Jammin' Jelly's
Pure Raw Honey
Michael Copping

Astor Park, FL

Throughout history man has enjoyed the delicious sweet taste of honey. Honey was man’s first sweetener. Ancient man treasured this natural sweet because it could not until recently be obtained in large amounts and because it was the only sweetener available. In some early civilizations honey was reserved for only the rich who could afford such luxuries. Taxes were many times paid in honey because of its great value.

There are several reasons why Honey should the sweetener of choice. It is easy to find. It is very easy to use. It gives superior results in all cooking, and surprisingly it is good for you. This cannot be said of many sweeteners. Honey is sweet and healthy to eat.

First, let’s talk about granulated white sugar, that cheap white, lifeless, flavorless sweet found in virtually everything, every where. Why use the word lifeless? White granulated sugar is pure Sucrose. Sucrose is a sugar new to the history of mankind as it can only be produced in large quantities from sugar cane and sugar beets. Millions of acres of these two crops are grown on overused marginal agricultural land using tons of synthetic fertilizers, herbicides and insecticides for the subsidized profits that are received. The crop is then harvested, sent to huge refineries where the sugar cane or beets are crushed, squeezed, concentrated, bleached and stripped of all vitamins, minerals and flavors. When consumed by humans, the body must use previously stored B vitamins to help break down and digest the Sucrose before it can be used by the human body. Sucrose cannot be used by the body in its original form. The body must devote time and energy to use the Sucrose which has no food value to return to the body.

Honey on the other hand is hade by the Honeybee from a sweet fluid produced inside of flowers to attract the Honeybee. The flowers want to attract the Honeybee, because while it is gathering the sweet fluid, called Nectar, it purely by accident transfers pollen from one flower to another – this is called Pollination. When Pollination occurs a fruit, vegetable, seed or nut is sure to develop. In fact, if it were not for Honeybees, approximately one-third (1/3) of all food we eat would disappear for lack of Pollination. Honeybees account for nearly 20 Billion Dollars of Agricultural products.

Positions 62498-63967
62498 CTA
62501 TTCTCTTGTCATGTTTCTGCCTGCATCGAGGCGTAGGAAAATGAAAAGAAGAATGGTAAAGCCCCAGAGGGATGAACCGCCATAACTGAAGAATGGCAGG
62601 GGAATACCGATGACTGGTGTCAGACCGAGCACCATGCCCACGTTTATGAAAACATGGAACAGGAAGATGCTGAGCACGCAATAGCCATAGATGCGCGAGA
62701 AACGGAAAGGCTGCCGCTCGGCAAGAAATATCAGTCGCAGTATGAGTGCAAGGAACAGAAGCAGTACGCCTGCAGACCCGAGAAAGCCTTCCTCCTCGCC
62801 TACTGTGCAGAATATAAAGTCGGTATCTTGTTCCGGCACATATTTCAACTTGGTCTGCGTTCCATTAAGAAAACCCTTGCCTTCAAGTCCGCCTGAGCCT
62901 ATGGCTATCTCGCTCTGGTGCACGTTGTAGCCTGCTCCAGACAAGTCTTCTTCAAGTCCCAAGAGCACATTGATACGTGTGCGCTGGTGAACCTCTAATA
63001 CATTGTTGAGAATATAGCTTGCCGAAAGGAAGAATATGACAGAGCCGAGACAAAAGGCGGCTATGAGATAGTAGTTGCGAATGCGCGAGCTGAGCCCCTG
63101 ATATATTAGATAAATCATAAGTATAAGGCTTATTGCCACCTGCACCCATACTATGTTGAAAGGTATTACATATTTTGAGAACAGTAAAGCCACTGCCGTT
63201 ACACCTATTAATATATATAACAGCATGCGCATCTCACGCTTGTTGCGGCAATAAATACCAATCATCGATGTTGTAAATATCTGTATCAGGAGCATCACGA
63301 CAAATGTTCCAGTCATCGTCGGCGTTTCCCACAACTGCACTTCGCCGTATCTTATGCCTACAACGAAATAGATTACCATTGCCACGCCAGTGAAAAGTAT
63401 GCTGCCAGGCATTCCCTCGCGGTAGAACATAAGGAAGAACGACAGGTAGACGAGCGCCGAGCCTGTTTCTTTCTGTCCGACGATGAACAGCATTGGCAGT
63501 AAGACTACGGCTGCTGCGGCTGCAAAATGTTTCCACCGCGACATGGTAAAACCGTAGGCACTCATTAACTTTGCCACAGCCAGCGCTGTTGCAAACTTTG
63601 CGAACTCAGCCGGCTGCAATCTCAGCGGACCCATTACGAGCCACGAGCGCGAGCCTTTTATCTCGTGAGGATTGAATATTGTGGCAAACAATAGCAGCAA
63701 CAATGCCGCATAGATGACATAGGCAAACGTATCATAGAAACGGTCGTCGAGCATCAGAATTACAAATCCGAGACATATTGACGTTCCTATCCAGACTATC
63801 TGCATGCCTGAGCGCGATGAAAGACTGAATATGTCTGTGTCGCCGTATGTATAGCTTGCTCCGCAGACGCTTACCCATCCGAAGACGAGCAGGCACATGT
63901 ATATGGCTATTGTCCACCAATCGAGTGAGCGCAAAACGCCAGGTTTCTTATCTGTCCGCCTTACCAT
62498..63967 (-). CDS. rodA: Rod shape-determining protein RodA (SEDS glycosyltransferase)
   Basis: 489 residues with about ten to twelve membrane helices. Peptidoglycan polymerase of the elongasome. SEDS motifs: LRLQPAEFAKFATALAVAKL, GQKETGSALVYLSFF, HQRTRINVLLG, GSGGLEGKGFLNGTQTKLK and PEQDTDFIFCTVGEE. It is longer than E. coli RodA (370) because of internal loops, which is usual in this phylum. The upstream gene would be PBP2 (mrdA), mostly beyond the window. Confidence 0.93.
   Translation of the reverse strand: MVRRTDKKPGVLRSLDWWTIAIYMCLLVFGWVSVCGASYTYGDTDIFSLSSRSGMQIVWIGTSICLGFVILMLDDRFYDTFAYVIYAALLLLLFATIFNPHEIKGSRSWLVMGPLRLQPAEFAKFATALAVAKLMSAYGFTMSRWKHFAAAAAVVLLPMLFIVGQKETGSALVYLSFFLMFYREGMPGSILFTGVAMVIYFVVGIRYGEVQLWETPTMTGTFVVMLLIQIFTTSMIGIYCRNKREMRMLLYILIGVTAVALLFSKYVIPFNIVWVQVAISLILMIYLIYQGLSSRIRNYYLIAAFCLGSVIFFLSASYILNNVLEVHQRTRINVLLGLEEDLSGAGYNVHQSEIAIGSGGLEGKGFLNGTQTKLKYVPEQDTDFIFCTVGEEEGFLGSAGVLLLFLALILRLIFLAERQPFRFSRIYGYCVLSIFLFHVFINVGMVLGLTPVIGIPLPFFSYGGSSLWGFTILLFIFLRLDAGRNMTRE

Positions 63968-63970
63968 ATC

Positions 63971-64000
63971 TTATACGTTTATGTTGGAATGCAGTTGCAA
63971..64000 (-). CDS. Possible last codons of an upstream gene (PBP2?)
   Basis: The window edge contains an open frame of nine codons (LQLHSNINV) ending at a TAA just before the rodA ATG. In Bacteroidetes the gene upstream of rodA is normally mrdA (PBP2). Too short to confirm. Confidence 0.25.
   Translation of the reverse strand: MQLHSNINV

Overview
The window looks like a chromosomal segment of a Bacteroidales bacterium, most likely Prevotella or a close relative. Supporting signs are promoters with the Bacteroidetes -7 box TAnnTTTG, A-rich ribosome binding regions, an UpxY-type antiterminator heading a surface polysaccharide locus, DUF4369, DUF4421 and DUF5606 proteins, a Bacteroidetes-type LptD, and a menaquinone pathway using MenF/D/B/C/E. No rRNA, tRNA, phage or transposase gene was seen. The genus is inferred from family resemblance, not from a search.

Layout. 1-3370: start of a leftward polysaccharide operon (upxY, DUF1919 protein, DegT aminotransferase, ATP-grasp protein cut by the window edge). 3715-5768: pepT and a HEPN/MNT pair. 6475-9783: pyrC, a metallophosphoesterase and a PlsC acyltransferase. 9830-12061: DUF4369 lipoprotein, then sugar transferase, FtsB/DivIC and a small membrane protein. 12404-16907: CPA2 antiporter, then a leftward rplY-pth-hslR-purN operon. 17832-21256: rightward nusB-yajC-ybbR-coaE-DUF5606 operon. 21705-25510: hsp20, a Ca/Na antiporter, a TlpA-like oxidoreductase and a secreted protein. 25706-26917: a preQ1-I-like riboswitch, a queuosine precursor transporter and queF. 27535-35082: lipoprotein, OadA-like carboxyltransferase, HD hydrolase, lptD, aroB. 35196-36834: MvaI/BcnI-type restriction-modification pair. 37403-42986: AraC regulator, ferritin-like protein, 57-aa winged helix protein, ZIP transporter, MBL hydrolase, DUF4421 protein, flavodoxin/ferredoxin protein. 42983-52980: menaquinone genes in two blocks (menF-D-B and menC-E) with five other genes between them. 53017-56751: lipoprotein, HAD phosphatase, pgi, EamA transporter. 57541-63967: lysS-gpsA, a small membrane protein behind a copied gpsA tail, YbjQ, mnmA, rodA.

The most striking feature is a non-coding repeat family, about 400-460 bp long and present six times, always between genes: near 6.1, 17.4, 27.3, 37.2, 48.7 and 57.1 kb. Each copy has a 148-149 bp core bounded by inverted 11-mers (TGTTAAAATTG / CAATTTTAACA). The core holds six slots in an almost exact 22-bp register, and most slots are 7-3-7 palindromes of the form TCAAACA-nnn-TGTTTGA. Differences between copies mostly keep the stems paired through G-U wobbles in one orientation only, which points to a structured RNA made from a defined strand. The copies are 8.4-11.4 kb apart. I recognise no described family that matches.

In its natural form Honey is a mixture of sugars primarily Glucose and Fructose. These sugars do not require any special digestive process before they can be utilized by the body. Glucose as found in Honey is the energy source found and used naturally in the human body. Honey contains the B vitamins, Riboflavin, Pantothenic Acid, Thiamin, Nicotinic Acid and Pyridoxine. Small amounts of Vitamin C are also found. The Minerals found in Honey are quite extensive, including Potassium, Chlorine, Sulfur, Calcium, Sodium, Phosphorous, Magnesium, Silica, Iron, Manganese, Copper and several trace elements. Accompanying these Vitamins and Minerals are acids and enzymes which help make Honey a truly fortified food.

Liquid Pure Honey does not contain any kind of preservatives or chemicals to enhance its flavor or its shelf life. Because of Honey’s high density, bacteria, mold, fungus, etc. cannot live in it. Nature has enclosed Honey in its own protective shield.

Honey is available in a variety of colors, from very light to very dark. Flavors are also varied depending on the type of flowers that the Honeybees gathered nectar from to make the Honey.

Honey in the form in which the Honeybees store it is called Comb Honey. Honeybees build sheets of small hexagonal compartments called cells from the pure edible beeswax which they make. In these small individual cells a few drops of Honey are stored and then sealed with beeswax. In years past this Comb Honey was harvested, cut into sections and sold as is. The contemporary way to eat and use Honey is in its familiar liquid form. The Honey when harvested is removed from the Beeswax Honeycomb and then bottles for use.

Honey can achieve one more form. This is a semi-solid form called Crystallized, Spun or Candied Honey. Liquid Honey when held at temperatures around 60ºF will form crystals of sugars. Eventually the Honey will have become a smooth creamy spread of microscopic honey crystals. All the flavor and nutrients are maintained. Honey in Europe is preferred in this form. If a liquid Honey is again needed, the jar of crystallized Honey can be placed in a pan of hot water until it reliquefies.

Those who previously believed Honey is only for breakfast toast are in for a surprise! Honey can be substituted for sugar in almost any recipe. In fact, entire cookbooks have been compiled containing only Honey recipes. A noted advantage of cooking with Honey is that foods made with it retain their moisture and freshness longer. When substituting Honey for sugar in your other recipes, follow these general guidelines: Substitute ¾ cup of Honey for one cup of sugar up to one cup. Reduce the total amount of other liquids in the recipe by ¼ cup per cup of Honey. Lower baking temperature 25ºF to prevent overbrowning.